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Mesa museum receives new piece of WWII aviation history

Post Date:08/22/2017 7:00 PM
  • Lead Mesa's Arizona Commemorative Air Force Museum (AZCAF) has acquired a rare Grumman TBM-3E Avenger World War II aircraft that will be restored and placed on display.

A new piece of history will arrive in Mesa this week! The Arizona Commemorative Air Force Museum (AZCAF) has acquired a Grumman TBM-3E Avenger from the Quonset Air Museum, Rhode Island. AZCAF volunteers flew to Rhode Island to disassemble the aircraft and load it onto a trailer for transport to Mesa. It will be lifted by crane onto its official new home at the AZCAF ramp at 10 a.m. Thursday, August 24.  

This is the first arrival of a new AZCAF-assigned warbird in over three years and brings the total number of combat-related aircraft at the museum to more than 30. Volunteers will restore the aircraft for its fleet that includes seven flying warbirds providing living history rides to the public. Museum visitors can see the progress of restoration efforts first-hand, and after the Avenger is reassembled, it will be on display at the museum.

“We are thrilled to welcome this warbird to our fold,” said Dennis Fennessey, Airbase Leader, Arizona Commemorative Air Force Museum. “It’s an impressive addition to our fleet of rare WWII bombers and combat airplanes, and we’re honored and excited to begin restoring it.” 

The TBM-3E Avenger is a rare aircraft. Approximately 40 are currently airworthy in the world, 27 are on display, and 14 are in storage or undergoing restoration from a total of 9,389 manufactured for WWII. The Avenger is best known as the premier Navy carrier-based torpedo attack bomber of World War II and as the type of airplane flown by President George H.W. Bush when he was shot down in the Pacific.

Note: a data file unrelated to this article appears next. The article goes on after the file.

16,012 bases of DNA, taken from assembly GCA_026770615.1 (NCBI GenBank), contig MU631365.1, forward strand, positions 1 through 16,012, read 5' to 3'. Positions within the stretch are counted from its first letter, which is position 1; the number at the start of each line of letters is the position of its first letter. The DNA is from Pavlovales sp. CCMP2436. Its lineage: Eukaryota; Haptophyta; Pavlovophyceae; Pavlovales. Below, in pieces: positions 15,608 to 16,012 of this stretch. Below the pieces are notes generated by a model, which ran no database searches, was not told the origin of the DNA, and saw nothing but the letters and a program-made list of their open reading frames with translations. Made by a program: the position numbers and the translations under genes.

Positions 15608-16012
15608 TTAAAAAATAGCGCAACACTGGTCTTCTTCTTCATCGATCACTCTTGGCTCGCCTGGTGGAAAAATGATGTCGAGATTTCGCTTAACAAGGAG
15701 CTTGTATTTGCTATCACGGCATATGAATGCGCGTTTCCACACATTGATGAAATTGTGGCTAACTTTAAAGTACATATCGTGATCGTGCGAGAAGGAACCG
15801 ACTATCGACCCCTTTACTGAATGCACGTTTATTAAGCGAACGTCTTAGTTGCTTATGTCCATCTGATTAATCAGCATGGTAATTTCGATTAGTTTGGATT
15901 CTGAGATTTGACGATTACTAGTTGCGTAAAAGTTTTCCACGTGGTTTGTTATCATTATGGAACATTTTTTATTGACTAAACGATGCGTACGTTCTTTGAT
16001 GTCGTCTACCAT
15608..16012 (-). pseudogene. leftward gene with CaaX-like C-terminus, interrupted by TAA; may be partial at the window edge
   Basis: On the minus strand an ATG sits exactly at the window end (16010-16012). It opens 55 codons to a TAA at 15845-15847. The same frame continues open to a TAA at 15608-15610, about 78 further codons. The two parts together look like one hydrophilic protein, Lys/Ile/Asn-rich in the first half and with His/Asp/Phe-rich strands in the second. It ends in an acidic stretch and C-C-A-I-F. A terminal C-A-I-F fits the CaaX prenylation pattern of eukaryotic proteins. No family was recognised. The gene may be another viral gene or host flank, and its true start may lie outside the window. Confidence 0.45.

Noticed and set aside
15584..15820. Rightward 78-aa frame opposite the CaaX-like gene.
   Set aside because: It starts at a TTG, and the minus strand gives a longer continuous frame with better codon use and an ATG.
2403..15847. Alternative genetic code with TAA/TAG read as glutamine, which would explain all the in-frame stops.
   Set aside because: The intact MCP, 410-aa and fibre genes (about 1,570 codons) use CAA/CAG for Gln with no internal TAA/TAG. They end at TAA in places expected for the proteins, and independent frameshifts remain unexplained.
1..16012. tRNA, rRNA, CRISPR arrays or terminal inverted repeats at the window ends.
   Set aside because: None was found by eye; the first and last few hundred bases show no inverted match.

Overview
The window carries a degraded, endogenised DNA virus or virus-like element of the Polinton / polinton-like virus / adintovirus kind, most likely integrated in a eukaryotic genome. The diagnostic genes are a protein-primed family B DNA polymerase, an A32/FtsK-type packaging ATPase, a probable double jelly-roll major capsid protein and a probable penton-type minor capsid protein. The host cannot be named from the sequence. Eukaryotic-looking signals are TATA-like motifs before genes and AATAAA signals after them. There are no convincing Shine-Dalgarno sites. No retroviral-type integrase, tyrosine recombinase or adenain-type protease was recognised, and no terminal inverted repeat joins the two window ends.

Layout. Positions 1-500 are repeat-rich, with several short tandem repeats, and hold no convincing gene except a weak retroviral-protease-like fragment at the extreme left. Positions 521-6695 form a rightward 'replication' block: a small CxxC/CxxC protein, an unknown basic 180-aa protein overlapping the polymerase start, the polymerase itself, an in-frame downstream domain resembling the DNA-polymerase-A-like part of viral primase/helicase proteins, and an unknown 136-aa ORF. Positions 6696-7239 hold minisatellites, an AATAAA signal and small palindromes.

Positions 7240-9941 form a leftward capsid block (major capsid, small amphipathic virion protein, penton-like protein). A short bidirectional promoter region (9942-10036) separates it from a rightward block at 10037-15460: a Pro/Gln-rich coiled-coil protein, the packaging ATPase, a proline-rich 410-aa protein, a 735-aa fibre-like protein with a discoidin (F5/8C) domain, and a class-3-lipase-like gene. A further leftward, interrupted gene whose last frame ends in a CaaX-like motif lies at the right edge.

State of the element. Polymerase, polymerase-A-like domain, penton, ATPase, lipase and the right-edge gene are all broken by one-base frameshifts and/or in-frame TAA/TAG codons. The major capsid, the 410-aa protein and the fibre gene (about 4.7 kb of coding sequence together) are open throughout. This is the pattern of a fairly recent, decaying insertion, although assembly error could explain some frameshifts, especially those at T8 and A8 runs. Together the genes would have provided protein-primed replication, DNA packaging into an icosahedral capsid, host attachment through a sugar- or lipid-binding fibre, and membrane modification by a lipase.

Avengers participated in all major engagements of the U.S. Navy starting with the Battle of Midway. It was utilized in anti-submarine patrol, search and rescue, and airborne early warning. A large, heavy but versatile and easy-to-fly aircraft, it can attain 267 mph and 1900 horsepower. While primarily designed as a torpedo bomber, its large weapons bay and capability to handle ordnance on its wings allowed it to perform level bombing, dive bombing, and rocket attacks.

The Arizona Commemorative Air Force Museum, a top-rated Trip Advisor attraction, has 55,000 square feet of historical airplanes, relics, and educational exhibits, in addition to a working mechanics hangar. Its mission is to restore and preserve airplanes that have served throughout the history of combat aviation and to educate visitors about the sacrifices of our veterans. Knowledgeable docents are available to guide visitors through the exhibits, or patrons may explore unguided. A museum store is on site (and available online) with military aviation-related art, books, clothing, toys and collectibles. The organization is a non-profit 501(c)3 and is operated primarily by a dedicated staff of volunteers.

Contact: Kimberly Ring
Business Development and Public Information
Arizona Commemorative Air Force Museum
|www.azcaf.org
(480) 568-6759

 World War II Plane, Avenger, TBM, CAF Museum, Commemorative Air Force

 

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